“Unless you are a pilot,” he added. “Or a brain surgeon.”
It’s not often that you sit in a business conference, writing down tips on how to run your business and hear about pilots. I did a double take. The speaker was Rob Moore, a property millionaire, and that is the title of his latest book. The aim is to kickstart people into action, but the caveat was, unless you are a pilot.
As a pilot myself, it made me think of the good wishes I had received when I first got my licence. “Now the learning really starts,” someone said, adding, “the licence is just so you don’t go out and kill yourself.” So yes, in one way the author’s statement is entirely true. There are many things where you can wing it, but flying an aeroplane isn’t one of them.
Think back to when you got that envelope in the post, which signed you off with the CAA as a pilot. What did you know then? I mean, really know? In fact, that is why I started writing this blog, because there was so much I didn’t know, I was sure others could benefit from me charting my learning curve. And what a steep learning curve it has been. I have packed in many many hours – lots in the air and a whole lot more sitting drinking tea, waiting for the wind to drop, the cloud to lift or my confidence to re-appear.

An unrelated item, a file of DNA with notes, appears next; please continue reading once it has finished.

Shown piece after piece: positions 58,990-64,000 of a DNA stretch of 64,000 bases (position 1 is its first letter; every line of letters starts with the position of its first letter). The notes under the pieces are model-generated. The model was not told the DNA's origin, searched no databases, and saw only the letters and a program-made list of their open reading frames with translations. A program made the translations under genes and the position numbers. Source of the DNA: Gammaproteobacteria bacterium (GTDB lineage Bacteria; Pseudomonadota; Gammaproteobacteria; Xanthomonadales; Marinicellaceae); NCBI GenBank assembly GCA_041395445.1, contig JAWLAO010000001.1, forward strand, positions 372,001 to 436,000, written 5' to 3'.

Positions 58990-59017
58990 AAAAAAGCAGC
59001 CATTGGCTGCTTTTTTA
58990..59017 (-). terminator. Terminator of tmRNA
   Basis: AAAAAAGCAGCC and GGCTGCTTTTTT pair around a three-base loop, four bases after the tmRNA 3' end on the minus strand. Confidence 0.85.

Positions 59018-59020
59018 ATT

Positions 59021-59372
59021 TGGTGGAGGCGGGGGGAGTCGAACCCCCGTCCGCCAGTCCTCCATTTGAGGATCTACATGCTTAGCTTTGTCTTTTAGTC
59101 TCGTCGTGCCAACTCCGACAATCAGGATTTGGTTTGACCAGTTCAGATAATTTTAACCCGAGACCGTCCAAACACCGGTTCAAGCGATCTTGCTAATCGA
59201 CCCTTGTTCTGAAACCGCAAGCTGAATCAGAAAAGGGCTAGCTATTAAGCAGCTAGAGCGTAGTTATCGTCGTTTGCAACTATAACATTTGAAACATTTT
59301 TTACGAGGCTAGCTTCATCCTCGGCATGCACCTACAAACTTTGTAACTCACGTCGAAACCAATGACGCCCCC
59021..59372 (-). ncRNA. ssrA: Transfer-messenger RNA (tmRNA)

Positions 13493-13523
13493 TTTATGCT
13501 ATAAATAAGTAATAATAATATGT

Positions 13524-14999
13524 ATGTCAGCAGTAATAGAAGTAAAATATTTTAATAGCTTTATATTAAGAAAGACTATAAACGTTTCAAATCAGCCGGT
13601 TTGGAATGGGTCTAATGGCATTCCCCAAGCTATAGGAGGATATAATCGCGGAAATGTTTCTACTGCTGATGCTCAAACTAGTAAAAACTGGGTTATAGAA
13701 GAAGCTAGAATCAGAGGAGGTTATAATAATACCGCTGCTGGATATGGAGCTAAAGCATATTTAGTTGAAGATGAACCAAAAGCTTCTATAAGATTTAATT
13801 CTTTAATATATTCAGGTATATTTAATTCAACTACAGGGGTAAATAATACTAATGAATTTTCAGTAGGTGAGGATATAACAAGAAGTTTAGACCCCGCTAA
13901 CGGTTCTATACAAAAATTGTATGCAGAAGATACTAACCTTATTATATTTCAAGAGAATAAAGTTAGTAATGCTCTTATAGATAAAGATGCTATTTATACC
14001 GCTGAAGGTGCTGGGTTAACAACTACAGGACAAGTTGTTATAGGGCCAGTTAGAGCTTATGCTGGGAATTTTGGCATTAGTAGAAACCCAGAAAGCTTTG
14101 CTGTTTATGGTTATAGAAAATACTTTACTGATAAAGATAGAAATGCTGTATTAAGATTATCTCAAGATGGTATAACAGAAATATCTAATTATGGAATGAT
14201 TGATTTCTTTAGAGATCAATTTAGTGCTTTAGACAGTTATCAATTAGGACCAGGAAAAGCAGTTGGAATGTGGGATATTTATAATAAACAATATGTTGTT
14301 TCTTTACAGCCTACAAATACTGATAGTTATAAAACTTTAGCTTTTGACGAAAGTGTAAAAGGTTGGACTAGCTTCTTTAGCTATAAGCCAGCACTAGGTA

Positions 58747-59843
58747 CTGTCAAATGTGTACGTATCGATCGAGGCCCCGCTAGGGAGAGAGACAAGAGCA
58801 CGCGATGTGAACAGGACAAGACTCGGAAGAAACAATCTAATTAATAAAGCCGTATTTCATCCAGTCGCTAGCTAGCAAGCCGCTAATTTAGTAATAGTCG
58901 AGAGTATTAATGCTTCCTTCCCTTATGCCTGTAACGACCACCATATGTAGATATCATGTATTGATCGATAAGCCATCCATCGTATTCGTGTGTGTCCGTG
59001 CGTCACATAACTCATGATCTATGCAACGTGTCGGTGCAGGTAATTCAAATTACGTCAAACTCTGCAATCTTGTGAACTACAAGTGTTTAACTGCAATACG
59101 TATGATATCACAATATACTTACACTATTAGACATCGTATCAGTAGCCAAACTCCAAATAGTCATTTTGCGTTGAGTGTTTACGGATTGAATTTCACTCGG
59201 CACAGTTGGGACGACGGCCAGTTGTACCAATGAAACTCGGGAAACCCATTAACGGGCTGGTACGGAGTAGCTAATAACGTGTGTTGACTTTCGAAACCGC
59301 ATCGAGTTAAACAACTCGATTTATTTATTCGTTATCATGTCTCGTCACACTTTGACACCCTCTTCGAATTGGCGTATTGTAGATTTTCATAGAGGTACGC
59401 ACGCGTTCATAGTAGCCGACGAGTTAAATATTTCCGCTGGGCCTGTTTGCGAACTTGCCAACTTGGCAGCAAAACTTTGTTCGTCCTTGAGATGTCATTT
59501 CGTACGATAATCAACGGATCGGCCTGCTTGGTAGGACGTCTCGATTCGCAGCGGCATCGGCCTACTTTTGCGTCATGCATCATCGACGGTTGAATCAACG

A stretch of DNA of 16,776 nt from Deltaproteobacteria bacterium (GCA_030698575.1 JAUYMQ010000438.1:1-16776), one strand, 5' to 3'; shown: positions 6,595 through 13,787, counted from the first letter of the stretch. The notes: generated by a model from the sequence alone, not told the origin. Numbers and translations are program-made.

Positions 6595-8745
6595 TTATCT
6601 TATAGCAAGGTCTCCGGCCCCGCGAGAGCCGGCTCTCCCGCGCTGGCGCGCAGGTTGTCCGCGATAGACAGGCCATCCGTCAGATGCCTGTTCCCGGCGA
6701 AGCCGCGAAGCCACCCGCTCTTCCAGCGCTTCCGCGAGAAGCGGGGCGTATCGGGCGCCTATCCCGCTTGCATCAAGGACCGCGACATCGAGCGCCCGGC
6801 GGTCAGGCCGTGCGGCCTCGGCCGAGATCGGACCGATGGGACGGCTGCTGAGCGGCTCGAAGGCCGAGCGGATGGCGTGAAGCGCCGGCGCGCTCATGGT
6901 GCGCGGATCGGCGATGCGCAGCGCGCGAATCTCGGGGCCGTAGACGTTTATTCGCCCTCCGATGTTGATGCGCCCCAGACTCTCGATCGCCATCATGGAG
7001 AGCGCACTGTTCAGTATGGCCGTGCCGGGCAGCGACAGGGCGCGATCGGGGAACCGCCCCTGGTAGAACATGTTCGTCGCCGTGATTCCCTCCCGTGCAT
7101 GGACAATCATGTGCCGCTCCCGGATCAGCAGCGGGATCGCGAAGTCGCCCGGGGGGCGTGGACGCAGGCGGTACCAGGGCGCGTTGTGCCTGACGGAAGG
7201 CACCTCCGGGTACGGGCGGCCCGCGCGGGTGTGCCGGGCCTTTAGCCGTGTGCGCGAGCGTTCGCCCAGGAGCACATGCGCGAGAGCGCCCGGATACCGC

The further along that road to perfection you go, the more you realise that your licence was pretty much base camp and you have a massive mountain to scale ahead of you. There are so many significant milestones along the way – your first out-landing, your first crosswind join, or ATC contact. It is vital to take note of them. Otherwise they get lost in a blur of take-offs and landings, especially if you leave the comments column in your logbook blank. And it doesn’t matter what sort of pilot you are, or how experienced, you will always find someone who has flown further, in worse weather conditions than anything that you have done.
The aim is to celebrate what you have done, even if it is only to the water-tower and back today. Perfection isn’t really on the checklist. A good landing is one you can walk away from, and every one of them is different. So yes, start now, get perfect later. Even if you are a pilot.